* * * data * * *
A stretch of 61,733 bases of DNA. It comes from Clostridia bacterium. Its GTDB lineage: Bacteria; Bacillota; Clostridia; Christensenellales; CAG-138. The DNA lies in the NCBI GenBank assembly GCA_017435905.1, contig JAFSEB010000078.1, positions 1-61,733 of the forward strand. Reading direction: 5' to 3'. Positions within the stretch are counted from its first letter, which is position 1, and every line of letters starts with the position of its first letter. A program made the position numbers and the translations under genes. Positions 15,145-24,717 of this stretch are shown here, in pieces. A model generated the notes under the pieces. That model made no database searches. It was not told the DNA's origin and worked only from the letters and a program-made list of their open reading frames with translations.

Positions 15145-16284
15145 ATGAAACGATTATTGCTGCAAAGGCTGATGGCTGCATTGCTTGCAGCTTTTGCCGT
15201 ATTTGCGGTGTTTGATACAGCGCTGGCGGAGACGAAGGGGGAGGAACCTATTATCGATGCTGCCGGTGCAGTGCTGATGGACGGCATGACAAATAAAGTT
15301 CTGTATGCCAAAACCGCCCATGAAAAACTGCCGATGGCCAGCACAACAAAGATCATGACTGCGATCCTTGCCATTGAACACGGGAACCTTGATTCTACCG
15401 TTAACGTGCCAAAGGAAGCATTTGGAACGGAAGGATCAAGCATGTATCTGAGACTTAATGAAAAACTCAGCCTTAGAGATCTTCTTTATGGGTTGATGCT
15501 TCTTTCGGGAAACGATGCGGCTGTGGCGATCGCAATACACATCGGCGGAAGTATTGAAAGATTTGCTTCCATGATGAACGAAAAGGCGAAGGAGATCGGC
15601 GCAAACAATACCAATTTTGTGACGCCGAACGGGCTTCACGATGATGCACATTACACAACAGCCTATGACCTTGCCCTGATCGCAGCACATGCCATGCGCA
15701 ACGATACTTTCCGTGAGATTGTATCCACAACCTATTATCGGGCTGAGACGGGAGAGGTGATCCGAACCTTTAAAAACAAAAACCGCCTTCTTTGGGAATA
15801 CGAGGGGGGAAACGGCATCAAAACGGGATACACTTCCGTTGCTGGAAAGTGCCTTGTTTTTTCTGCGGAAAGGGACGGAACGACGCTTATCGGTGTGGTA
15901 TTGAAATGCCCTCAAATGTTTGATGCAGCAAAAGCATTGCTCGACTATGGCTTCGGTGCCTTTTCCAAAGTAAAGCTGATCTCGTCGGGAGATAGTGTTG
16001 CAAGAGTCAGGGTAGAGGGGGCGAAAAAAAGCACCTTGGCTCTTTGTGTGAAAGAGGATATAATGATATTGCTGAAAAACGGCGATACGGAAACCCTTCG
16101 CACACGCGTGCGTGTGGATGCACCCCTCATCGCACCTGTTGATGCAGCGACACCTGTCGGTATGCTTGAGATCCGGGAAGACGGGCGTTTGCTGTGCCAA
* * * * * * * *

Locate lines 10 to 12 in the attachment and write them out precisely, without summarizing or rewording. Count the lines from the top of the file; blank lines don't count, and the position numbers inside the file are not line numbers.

15801 CGAGGGGGGAAACGGCATCAAAACGGGATACACTTCCGTTGCTGGAAAGTGCCTTGTTTTTTCTGCGGAAAGGGACGGAACGACGCTTATCGGTGTGGTA
15901 TTGAAATGCCCTCAAATGTTTGATGCAGCAAAAGCATTGCTCGACTATGGCTTCGGTGCCTTTTCCAAAGTAAAGCTGATCTCGTCGGGAGATAGTGTTG
16001 CAAGAGTCAGGGTAGAGGGGGCGAAAAAAAGCACCTTGGCTCTTTGTGTGAAAGAGGATATAATGATATTGCTGAAAAACGGCGATACGGAAACCCTTCG